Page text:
Creative Director for Izakaya Samurice
Owner of Samurice NY
Y: This project started with Izakaya collaborating with Samurice at Canal Street Market called Izakaya Samurice. We are both from Hokkaido. I’m from Sapporo and he’s from Kamikawa.
But we met in NY.
How did you guys get started?
Y; I came to the states as a student studying fashion. I came here 10 years ago and I was upstate for 3 years and transferred to FIT. I studied fashion merchandising which has nothing to do with food. But then I worked at a Japanese clothing store selling really expensive denim for like $1500 to rich people who are interested in Japan. I think that’s my base for anything that I do now. I know how to sell denim for that much money and how to explain the story about the product for one hour. When I quit that job I started looking for something else to do. At that time I had a roommate who was a chef and he said to me, “Yudai, let’s open a restaurant and I know how to cook but I don’t know anything else. Can you do the other stuff?” And that’s how Izakaya started. I said “Ok, I think i can do it. It’s just a difference between selling clothes and food and I know how to sell clothes.” I was selling food the way I sold clothes, like explaining the story of cabbage for 5-10mins. I was explaining things that didn’t need any explanation. It’s not just a place to eat but to learn the culture. For some people in the same industry they might say “Yudai you talk too much”, but people like it. Keisuke joined 3 years ago. He was in a different industry in Japan.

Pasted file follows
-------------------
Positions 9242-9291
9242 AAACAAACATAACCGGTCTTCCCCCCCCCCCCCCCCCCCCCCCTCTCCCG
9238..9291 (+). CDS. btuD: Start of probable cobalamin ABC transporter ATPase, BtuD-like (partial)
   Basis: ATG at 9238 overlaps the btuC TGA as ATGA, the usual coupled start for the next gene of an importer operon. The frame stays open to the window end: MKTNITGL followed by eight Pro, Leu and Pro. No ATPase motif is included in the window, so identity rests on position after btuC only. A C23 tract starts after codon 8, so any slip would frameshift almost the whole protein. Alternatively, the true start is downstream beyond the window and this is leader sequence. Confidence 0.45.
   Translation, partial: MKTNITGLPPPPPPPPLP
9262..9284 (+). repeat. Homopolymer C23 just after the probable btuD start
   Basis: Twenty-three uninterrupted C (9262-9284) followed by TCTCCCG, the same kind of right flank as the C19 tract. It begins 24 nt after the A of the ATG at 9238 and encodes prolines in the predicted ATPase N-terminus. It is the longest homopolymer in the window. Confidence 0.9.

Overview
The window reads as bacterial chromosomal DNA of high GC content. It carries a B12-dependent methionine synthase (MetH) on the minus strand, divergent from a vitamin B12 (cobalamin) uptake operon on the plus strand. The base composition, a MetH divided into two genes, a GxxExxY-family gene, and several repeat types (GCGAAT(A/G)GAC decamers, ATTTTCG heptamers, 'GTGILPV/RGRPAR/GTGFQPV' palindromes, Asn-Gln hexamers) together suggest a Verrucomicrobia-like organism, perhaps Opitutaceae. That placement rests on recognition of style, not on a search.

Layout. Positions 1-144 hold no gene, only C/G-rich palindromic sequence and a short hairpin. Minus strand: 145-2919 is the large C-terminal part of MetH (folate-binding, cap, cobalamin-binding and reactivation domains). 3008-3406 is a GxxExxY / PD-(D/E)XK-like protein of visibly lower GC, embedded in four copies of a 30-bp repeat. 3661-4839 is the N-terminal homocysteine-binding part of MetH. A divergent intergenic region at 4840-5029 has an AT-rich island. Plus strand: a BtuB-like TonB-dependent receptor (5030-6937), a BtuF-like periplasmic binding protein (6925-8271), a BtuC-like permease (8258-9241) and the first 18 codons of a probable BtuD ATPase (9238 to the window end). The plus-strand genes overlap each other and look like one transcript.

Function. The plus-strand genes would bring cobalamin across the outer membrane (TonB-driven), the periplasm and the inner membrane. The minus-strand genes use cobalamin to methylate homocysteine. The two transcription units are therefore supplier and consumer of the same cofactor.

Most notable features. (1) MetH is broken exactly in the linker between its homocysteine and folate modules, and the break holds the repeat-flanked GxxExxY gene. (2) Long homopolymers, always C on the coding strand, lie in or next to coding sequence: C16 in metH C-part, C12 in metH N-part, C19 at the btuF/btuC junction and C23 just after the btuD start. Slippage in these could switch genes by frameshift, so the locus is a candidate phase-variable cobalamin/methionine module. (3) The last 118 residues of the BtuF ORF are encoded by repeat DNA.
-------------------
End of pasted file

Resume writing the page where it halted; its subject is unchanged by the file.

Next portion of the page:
K: I was in the agriculture industry. I used to work at a Japanese rice company. I started Samurice in order to share the great taste of Japanese rice with others. I came to NY in order to share it with a lot of people outside of Japan.
How did you meet?
Y: One of my partners back then was a friend of Keisuke’s so he decided to join our team. We met in the restaurant.
The most important thing for us is to serve what we really like, not just what people like. We try to provide what we think is the best, not what we think people like. I don’t like that style of business because then we are serving things we don’t believe in. If we love it, we serve it.
What is the concept of Izakaya Samurice?
Keisuke came here to introduce Japanese rice. That’s what his company is about. Importing and exporting. Samurice actually has a different location in Singapore and they are importing a lot of rice from Japan. But he wanted to do the same in NY. So we take their rice to create a bento box. We only use rice from Japan, not from California. You don’t really get to eat that rice except in expensive sushi restaurants in NY. And we serve it for a really reasonable price. We wanted to make a store where we can introduce that rice. It’s a daily thing. We hope that people come everyday. We see some people come 5 days a week. We want it to be inside their daily life.
K: Goodbye coffee and bagel. Hello miso soup and rice.
Miso soup is very healthy.
Y: It’s a good start to the day.
K: I think everyone should eat miso soup everyday. We have a points card.If you eat there 3 times, you get one free miso soup.